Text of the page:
Actual and/or estimated caller information (perhaps obtained automatically from a database, or solicited from the caller through a sequence of menu-driven auditive and/or visual options and prompts), may then be used to match the caller to a service agent likely to have a productive interaction with the caller. According to one practice, when the caller calls, he or she is presented with a sequence of one or more menu options, during a subset of which the caller is prompted to enter relevant information; for example, the caller may be presented with an audio prompt as follows: “Please enter your account number,” or “Please enter your social security number.” As the call proceeds, the systems and methods described herein evaluate the call to determine whether it is likely to lead to a desired outcome for this type of call; the call-taker is advised on how to change the style, nature, or content of the interaction to move the conversation in a direction, or shift the conversation to a state, expected to increase the likelihood of a desired outcome. For example, the call-taker may be instructed to explain to the caller why the caller should open an IRA, make an additional IRA investment, purchase an annuity, etc. Although the embodiment above is described in terms of an incoming call, the systems and methods described herein work in substantially the same way in the context of an outgoing call.
According to one aspect, the systems and methods described herein provide a computerized method of analyzing a discourse engaged in by a plurality of interacting agents. The method includes the steps of measuring a first set of prosodic features associated with the discourse, during a first time interval; and at least partially based on the first set of features, determining a target set of prosodic features, wherein the target set is likelier to be associated with a target state of the discourse than the first set. According to one embodiment, the method includes suggesting to a subset of the agents, for example, by a feedback mechanism, a prosodic behavior for increasing a likelihood of producing the target state. In one embodiment, the method includes predicting a state of the discourse based at least partially on the first set of prosodic features; optionally, and based at least partially on the predicted state, the method includes suggesting to a subset of the agents a prosodic behavior for increasing a likelihood of producing the target state.
In one aspect, the systems and methods described herein include a computerized method of analyzing a discourse engaged in by a plurality of interacting agents, wherein the method includes the steps of: measuring a first set of prosodic features associated with the discourse, during a first time interval; and at least partially based on the first set of features, conveying to a subset of the agents a prosodic behavior for increasing a likelihood of producing a target state of the discourse.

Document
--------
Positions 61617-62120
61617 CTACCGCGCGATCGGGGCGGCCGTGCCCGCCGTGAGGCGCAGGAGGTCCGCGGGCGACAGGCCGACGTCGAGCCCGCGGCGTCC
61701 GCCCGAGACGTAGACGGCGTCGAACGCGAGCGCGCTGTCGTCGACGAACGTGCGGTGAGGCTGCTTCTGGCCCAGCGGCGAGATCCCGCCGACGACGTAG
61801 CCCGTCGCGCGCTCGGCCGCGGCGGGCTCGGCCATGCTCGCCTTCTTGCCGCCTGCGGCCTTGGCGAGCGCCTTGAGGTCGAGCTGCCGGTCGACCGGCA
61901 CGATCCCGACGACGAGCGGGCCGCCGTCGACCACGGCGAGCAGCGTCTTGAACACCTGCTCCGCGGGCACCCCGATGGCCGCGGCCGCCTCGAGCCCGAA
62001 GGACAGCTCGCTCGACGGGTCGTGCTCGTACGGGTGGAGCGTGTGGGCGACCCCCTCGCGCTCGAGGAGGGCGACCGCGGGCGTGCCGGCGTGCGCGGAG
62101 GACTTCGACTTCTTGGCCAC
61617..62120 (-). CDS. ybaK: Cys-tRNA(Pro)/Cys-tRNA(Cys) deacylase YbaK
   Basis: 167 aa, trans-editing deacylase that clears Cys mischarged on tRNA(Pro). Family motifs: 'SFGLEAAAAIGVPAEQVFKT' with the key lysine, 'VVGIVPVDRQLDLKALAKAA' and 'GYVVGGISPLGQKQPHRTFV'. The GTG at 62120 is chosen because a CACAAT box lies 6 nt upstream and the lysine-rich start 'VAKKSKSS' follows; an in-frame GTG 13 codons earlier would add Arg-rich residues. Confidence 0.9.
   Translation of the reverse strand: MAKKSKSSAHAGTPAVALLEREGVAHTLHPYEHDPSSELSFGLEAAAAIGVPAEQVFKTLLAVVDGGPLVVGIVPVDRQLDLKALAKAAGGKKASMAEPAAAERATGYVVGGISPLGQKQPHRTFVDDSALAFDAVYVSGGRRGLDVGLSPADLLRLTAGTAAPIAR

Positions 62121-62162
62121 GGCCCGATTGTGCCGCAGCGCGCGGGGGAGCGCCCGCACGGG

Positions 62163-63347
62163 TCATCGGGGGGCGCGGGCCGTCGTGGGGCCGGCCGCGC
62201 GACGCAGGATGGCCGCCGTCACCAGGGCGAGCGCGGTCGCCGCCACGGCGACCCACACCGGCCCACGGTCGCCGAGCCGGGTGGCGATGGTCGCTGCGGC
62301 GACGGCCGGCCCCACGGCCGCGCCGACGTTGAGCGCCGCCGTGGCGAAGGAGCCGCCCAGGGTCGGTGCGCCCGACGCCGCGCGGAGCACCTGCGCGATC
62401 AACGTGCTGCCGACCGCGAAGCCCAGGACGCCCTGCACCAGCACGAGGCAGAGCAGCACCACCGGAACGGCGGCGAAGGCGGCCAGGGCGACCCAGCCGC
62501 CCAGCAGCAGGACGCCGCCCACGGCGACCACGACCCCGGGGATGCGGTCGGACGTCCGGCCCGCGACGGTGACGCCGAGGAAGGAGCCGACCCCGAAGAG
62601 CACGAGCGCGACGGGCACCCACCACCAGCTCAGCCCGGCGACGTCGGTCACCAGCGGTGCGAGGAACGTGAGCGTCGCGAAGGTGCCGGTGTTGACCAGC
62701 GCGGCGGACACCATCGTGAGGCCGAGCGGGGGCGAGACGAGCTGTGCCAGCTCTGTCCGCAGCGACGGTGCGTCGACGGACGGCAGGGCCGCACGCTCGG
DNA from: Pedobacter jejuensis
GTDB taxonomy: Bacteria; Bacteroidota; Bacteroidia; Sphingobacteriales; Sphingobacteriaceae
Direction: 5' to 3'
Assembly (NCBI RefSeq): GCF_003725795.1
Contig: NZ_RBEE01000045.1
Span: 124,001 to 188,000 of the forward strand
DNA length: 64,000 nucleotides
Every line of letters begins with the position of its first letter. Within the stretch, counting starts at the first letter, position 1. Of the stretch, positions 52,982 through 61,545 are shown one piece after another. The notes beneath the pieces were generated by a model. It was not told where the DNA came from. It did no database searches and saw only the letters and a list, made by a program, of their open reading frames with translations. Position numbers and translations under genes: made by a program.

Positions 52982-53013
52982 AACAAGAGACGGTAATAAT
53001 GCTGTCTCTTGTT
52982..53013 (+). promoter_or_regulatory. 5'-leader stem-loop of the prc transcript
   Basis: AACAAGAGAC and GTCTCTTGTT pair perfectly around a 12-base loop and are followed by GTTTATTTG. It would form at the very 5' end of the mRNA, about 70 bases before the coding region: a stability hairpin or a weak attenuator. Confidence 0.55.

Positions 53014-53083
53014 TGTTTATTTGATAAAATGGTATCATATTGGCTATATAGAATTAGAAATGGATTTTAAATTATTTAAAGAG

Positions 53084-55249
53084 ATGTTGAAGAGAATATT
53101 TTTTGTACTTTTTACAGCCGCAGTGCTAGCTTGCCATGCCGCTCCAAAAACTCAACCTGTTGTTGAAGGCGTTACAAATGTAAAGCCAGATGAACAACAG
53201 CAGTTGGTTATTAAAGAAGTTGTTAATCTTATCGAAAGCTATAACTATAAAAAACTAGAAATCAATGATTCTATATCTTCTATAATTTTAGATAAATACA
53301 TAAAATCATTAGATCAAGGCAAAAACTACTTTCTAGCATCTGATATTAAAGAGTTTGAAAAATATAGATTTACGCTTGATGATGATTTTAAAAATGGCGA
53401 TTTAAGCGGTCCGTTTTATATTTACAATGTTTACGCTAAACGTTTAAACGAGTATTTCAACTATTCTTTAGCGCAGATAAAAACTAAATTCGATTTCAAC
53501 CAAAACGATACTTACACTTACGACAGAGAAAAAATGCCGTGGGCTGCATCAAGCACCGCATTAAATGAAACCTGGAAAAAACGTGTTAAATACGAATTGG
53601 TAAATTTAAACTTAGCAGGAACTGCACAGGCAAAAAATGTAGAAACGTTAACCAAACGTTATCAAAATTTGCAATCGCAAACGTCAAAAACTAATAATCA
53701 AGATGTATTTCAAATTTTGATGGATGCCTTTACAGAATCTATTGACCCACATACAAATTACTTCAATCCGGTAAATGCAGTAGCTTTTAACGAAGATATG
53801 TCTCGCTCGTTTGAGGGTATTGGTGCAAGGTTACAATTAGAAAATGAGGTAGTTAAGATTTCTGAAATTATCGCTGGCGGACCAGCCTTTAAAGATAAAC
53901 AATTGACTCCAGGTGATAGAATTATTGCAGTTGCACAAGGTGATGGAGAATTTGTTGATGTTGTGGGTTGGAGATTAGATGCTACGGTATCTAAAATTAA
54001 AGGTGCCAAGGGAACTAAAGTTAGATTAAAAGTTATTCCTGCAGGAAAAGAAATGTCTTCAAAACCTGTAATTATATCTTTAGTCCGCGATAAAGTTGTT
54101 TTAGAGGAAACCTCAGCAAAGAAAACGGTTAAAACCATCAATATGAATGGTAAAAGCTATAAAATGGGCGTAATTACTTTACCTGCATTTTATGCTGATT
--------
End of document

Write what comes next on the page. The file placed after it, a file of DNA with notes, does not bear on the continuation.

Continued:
In another aspect, the systems and methods described herein include a computerized method of analyzing a discourse engaged in by a plurality of interacting agents, the method comprising the steps of: measuring a first set of prosodic features associated with the discourse, during a first time interval; at least partially based on the first set of features, determining a first state of the discourse associated with the first set; and determining a change in the first set of features likely to incline the discourse away from the first state and toward a target state.
In yet another aspect, the systems and methods described herein include a computerized method of selecting a subset of agents to participate in a discourse, the method comprising the steps of: profiling a prosodic behavior of the agents based on at least one previous discourse engaged in by at least one of the agents; and based at least partially on the profiling, selecting the subset of the agents having an associated prosodic behavior likely to produce a target state of the discourse.
Further features and advantages of the invention will be apparent from the following description of illustrative embodiments, and from the claims.
The following figures depict certain illustrative embodiments of the invention in which like reference numerals refer to like elements. These depicted embodiments are to be understood as illustrative of the invention and not as limiting in any way.
To provide an overall understanding of the invention, certain illustrative practices and embodiments will now be described, including a method for analyzing a discourse engaged in by a plurality of interacting agents and a system for doing the same. The systems and methods described herein can be adapted, modified, and applied to other contexts; such other additions, modifications, and uses will not depart from the scope hereof.